Updated: Jan 17, 2022
When you are in a high-level leadership position, there is often conversation about drive, achievement, growth, and discussions around what's next, succession plans and career moves. And, honestly, those are important conversations because being able to deliver at a high-level does require skills that embrace many of those elements.
While those conversations and skills are important, there is an opportunity to talk about the other qualities that matter in leadership. And two of those qualities that we do not often hear as much conversation around are grace and patience. Sometimes referred to as "soft skills" (we just like to say leadership skills!), these two qualities can have a range of perception but we have seen firsthand how embracing them creates greater results and outcomes for us.
We define grace as showing ourselves kindness in the face of adversity or challenge, which is something that we often struggle to do. We are willing participants in accepting ownership and responsibility for problems and issues, but that action can often lead us to judgment and blame, which can keep us stuck in the issue longer. When we show up with grace, we acknowledge and identify the issue, assess the circumstances and how we can solve it and neutralize feelings like blame, failure, shame and defensiveness.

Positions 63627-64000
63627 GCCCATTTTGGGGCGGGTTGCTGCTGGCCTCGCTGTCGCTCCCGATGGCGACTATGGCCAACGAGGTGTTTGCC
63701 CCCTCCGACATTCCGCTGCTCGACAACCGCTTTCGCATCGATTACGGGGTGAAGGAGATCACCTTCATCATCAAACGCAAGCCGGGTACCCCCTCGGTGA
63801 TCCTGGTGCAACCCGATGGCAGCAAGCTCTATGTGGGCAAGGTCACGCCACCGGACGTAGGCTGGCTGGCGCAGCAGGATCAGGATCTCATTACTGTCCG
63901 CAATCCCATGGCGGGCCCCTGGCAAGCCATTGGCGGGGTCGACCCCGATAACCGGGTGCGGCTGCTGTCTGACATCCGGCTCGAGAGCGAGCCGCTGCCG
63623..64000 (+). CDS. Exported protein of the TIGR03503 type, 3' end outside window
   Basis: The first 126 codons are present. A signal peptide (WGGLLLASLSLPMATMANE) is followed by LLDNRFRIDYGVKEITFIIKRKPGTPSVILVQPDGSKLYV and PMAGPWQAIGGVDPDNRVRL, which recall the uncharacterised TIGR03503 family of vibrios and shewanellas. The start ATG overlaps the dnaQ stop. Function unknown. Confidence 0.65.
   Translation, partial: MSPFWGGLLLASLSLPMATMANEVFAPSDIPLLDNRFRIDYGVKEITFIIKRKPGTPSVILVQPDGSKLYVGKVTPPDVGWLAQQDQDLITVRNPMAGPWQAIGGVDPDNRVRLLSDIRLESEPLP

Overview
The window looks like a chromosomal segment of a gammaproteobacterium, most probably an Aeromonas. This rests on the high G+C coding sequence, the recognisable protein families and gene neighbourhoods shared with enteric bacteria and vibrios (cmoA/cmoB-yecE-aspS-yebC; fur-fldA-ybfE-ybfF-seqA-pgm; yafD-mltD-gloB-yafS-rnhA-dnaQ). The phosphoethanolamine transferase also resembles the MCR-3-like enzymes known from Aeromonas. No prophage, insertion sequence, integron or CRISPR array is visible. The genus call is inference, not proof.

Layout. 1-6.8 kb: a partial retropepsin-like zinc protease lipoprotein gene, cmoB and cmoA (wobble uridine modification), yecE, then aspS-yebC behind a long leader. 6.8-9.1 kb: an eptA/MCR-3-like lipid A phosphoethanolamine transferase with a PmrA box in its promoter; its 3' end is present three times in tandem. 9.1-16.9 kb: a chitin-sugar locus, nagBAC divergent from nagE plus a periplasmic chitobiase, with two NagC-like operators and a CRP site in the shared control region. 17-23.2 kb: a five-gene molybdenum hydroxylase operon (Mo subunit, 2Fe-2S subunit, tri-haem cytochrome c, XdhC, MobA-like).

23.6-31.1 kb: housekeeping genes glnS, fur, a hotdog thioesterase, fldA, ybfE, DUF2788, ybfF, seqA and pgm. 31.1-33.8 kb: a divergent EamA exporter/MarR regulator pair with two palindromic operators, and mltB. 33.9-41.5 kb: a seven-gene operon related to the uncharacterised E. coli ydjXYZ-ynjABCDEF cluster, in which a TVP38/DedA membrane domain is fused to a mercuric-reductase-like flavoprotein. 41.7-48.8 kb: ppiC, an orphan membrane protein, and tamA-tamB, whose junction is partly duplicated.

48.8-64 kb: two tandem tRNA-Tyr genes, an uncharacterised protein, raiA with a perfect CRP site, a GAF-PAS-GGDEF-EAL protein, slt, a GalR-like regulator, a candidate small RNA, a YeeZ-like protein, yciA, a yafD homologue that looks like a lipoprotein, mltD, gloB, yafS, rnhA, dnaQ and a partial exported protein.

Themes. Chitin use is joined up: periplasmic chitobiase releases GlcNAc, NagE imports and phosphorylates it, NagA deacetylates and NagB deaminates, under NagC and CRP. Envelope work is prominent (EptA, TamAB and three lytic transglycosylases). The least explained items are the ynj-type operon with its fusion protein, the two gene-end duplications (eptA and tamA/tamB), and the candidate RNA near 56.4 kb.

Patience on the other hand, is an interesting one for women leaders in particular. We can often be quite patient, some would say too patient, when we are trying to step into our own career growth or take on a new opportunity. We will think things like "it's not my time yet" and we are often willing to "bide our time". Yet, once we start a new role or are taking on a new project, we are often in a hurry to be great at it, failing to have patience to learn and grow into the role. As we achieve higher levels of responsibility and leadership, we actually need more patience, not less. When we allow for patience, we give ourselves the space to learn, to ask questions, to be open to coaching and feedback and often create greater impact and better outcomes.
So, as a leader, how do we both show ourselves grace and patience and create an environment for others to demonstrate those traits as well? It starts with trust and the willingness to create space for those qualities to be valued. It looks like us slowing down and asking better questions. It means that we have to be willing to be vulnerable and candid with our teams. And, we have to practice. We have to consider how we shift our mindsets from perfection and being right to progress and getting it right.
This week, we are practicing grace and patience with intention and here are a few of our favorite ways to do that:
start our day with a mindset mantra - pick on that works for you, one of our frequent ones is "I am figuring things out"
stop replying to emails from our phones - having patience to sit down and respond with focus and intention often yields better results, even if it takes a bit more time on the front end
extend grace to someone else - this could look like thanking someone for taking time on a project, acknowledging someone's work load or asking someone if they need help in solving an issue
end our day by asking ourselves "where did I make progress today?"; even if it is a simple thing, like I got my work out in or I planned my calendar, reminding ourselves that we are moving forward allows us to embrace patience with a little more ease
So, how will you show up for yourself with grace and patience this week?